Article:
No Justification for Justification

La Justification de Suzanne, by François-Guillaume Méneageot
La Justification de Suzanne, by François-Guillaume Méneageot

Mindfulness can have a big impact on how we interact with others. When we are being mindful, we are also being kinder, more considerate, and more helpful. That’s part of the reason an individual’s presence can be so appealing to others.

But not being mindful has a big impact, too. When we are not abiding by the Golden Rule, we are acting unmindfully. After all, the Golden Rule is really a law: I treat others the way I treat myself, and the way I treat myself is (subconsciously, at least) the way I expect to be treated.

One way to discern whether we’re interacting mindfully or not is to look at our intentions: what’s motivating us to treat someone the way we do? Remembering, first and foremost, that mindfulness is about being in the present moment, then if our motivation has anything to do with a preconceived outcome, there must be an element of that interaction that is unmindful.

But wait, you say, every interaction has preconceived outcomes. And you may be right, but who do you know who is mindful all the time? When and if you identify that person, you have found a saint. Learn as much from them as you can. And notice how that individual never operates with an agenda outside of what we might call love; all they seem to want from any situation is greater joy for all concerned.

Why do you try to make people happy, for instance? Is it for the sheer sake of joy, or are you possibly hoping for some future reward? If it’s the latter, notice how that expectation interferes with your joy; notice how it interferes with your relationship with the other individual. Whereas, when you’re pursuing joy for the pure sake of joy alone, nothing seems to interfere with your joy, regardless of how others respond (although it often does appear to be contagious).

But even more importantly, how do you treat people when you’re pissed? See if you can make a list of five mean things you’ve done. Now, ask yourself for each one, Did I feel justified in acting that way at the time? Did you get five out of five? Certainly, we’ve all probably done mean things simply for the sake of being mean, and even then I bet you can find a justification (eg. I was angry at the time; I was trying to be funny, etc.). But what about all those times somebody ‘did’ something to you, so you did something back? You felt justified, right?

So here’s a question: if you were being truly mindful, could you feel justified? Remember, we’re talking about occupying the present moment. To feel justified, you require a past. How would each of those interactions on your list have turned out differently if you were somehow capable of not responding in a justified manner?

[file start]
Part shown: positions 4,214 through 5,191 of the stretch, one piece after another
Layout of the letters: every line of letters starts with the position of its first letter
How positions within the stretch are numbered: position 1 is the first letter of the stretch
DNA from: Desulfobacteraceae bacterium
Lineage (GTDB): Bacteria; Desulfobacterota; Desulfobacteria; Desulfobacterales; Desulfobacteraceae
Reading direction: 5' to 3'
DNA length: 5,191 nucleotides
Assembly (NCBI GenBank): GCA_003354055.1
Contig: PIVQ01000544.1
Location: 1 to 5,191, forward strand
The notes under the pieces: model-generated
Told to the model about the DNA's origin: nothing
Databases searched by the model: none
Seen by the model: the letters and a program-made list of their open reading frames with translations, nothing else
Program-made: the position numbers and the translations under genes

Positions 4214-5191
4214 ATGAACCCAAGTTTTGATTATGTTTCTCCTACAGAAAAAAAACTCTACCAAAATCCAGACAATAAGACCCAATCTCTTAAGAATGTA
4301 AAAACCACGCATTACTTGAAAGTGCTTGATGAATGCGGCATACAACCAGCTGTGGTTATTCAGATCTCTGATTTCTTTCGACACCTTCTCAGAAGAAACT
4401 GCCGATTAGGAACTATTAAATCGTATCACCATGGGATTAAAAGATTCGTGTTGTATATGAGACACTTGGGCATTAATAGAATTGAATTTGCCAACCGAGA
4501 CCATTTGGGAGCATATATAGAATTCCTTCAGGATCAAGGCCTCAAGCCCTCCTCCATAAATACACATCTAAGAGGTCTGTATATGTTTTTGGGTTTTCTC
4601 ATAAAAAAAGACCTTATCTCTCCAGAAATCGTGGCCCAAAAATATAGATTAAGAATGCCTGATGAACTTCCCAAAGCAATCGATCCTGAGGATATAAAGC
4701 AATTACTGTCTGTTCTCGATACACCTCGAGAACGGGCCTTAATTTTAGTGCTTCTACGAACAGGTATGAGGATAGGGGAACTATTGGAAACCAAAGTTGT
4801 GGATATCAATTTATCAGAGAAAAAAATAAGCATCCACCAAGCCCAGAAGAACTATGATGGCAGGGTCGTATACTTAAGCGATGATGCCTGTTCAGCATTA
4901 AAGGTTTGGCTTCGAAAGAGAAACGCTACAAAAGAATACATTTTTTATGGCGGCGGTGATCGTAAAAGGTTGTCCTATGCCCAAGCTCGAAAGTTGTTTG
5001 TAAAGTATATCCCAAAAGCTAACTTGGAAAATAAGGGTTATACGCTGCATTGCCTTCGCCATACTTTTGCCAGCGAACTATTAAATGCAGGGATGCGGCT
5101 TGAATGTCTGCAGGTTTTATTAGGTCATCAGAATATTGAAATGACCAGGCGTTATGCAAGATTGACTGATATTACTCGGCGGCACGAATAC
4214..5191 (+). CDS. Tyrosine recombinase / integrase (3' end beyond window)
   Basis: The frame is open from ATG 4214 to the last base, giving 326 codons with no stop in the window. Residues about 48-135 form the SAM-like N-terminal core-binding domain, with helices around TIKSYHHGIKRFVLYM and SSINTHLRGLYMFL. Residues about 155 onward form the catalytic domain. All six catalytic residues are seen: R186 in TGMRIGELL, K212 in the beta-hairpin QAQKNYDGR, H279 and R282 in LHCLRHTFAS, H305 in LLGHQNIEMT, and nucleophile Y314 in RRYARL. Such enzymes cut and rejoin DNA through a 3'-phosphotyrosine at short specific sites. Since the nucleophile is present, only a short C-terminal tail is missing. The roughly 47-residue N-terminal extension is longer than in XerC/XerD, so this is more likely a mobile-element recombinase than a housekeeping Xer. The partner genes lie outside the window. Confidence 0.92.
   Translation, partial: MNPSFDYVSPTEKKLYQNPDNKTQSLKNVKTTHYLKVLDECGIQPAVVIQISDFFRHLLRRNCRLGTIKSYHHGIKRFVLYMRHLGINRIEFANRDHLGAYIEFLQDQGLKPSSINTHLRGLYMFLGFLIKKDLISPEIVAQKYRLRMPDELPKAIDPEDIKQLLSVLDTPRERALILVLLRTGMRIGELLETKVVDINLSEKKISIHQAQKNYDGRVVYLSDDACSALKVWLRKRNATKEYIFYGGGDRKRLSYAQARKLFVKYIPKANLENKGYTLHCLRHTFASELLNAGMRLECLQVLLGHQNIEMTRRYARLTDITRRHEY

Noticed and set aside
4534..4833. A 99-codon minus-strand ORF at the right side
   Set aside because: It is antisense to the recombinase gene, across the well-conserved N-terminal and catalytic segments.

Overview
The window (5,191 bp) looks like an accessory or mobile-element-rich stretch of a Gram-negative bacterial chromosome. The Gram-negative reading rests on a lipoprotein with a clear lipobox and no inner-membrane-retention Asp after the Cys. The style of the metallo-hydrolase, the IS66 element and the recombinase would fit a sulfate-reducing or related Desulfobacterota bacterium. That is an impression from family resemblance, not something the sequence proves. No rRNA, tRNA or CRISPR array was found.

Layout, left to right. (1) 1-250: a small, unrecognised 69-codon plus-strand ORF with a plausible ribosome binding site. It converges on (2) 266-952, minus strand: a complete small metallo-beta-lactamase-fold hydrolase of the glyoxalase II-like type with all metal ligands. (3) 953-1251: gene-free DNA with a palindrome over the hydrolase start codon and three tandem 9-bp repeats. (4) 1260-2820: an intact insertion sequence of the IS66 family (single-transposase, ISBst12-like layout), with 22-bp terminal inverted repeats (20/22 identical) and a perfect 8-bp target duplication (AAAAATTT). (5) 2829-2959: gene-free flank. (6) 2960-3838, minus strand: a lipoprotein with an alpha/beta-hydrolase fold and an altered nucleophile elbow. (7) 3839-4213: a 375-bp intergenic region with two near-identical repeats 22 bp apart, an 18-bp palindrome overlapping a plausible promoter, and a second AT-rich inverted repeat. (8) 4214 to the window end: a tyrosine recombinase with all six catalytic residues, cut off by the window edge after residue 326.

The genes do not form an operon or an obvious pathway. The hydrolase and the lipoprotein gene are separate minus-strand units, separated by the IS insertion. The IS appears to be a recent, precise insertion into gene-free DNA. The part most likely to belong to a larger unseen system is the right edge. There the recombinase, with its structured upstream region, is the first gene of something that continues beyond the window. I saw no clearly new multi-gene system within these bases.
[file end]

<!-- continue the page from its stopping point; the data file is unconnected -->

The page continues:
Now, take a look around you. Pick up a newspaper; turn on the news; listen to your neighbors yelling at each other; read some Facebook comments: everywhere you will find people attacking one another, and each and every one of them feels justified to act in the way they do.

Let’s aim to break the chains of justification. Let’s make an effort to notice when we feel justified, and at the moment we notice, to stop and practice a little bit of mindfulness, to invite a little bit of presence into our lives when we most could use it. You may want to try something like this:

  1. Close your eyes if you can;
  2. Focus on counting your breaths. Aim to silently count 15 of them, with each count on the subsequent out-breath. If you lose count, go back to one.
  3. Then just focus on your breath. Now you have found a present-moment focus, aim to stick with it for a few minutes. Notice how quickly your mind drifts away to other things (particularly the issue at hand), and every time you do, come back to the breath.

When you open your eyes and return to the real world, notice what—if anything—has happened to the justification you felt before. Has it been tempered at all? Has a realization come? Has a different course of action presented itself to you?

It’s entirely possible something like this has occurred, and entirely understandable from a mindfulness perspective, as well. When we are feeling justified, there is a lot of noise: our minds tick over at a great rate with all sorts of dialogues and plans. But peace comes from stillness. When we stop, when we get out of our own way, when we allow some silence, then the wisdom we hold deep inside is given the opportunity to reveal itself to us.

And every time this happens, a war is averted. And every time a war is averted, there is greater joy for all concerned.

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